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July 1957

Management of Intussusception in Infants and Children

Author Affiliations

Danville, Pa.
Resident in General Surgery (Dr. Langlet); Associate in Department of General Surgery (Dr. Chance), The George F. Geisinger Memorial Hospital and The Foss Clinic.

AMA Arch Surg. 1957;75(1):35-40. doi:10.1001/archsurg.1957.01280130039008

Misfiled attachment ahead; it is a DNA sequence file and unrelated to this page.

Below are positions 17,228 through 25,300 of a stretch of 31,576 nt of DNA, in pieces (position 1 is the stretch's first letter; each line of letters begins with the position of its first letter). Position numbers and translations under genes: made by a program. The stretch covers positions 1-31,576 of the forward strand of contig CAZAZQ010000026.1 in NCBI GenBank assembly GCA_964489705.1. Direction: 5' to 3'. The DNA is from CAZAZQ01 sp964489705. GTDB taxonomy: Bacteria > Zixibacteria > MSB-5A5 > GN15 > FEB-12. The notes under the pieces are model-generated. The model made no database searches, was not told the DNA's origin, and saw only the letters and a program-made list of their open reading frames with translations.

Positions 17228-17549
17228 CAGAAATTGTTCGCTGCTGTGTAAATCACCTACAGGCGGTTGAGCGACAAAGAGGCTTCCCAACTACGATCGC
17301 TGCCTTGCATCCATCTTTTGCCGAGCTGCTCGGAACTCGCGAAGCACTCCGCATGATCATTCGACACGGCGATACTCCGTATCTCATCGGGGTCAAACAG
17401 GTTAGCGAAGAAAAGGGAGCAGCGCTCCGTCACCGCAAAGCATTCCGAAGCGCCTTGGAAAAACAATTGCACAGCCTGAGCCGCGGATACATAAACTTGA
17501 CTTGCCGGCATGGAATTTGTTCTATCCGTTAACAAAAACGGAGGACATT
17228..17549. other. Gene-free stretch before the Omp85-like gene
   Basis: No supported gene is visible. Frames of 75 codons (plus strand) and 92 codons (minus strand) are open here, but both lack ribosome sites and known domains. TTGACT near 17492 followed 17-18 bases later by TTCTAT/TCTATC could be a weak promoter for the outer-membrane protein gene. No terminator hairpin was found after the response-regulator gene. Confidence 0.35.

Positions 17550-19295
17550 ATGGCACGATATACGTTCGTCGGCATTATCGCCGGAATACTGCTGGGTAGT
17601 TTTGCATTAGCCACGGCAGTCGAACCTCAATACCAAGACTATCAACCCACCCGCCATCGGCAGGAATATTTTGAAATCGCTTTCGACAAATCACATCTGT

Introduction  Intussusception is the telescoping of a portion of the intestine into an adjacent segment of bowel. The occurrence of this in infants and children constitutes one of the commonest abdominal emergencies and is seen most frequently in the first two years of life.This telescoping of the intestine may occur at any level in the intestinal tract, but most frequently at the ileocolic junction. When the intussusception originates in the colon, ileocolic junction, or lower ileum, it may be reduced by air insufflation or enemata. When irreducible by conservative measures, or when the intussusception is proximal to the terminal ileum it constitutes a surgical emergency.At the time of operation, many of these intussusceptions can be reduced by manual taxis, as first advocated by Hutchinson.1 However, a certain number will be found to be irreducible or gangrenous, and until the past decade these carried an exceedingly high mortality. Because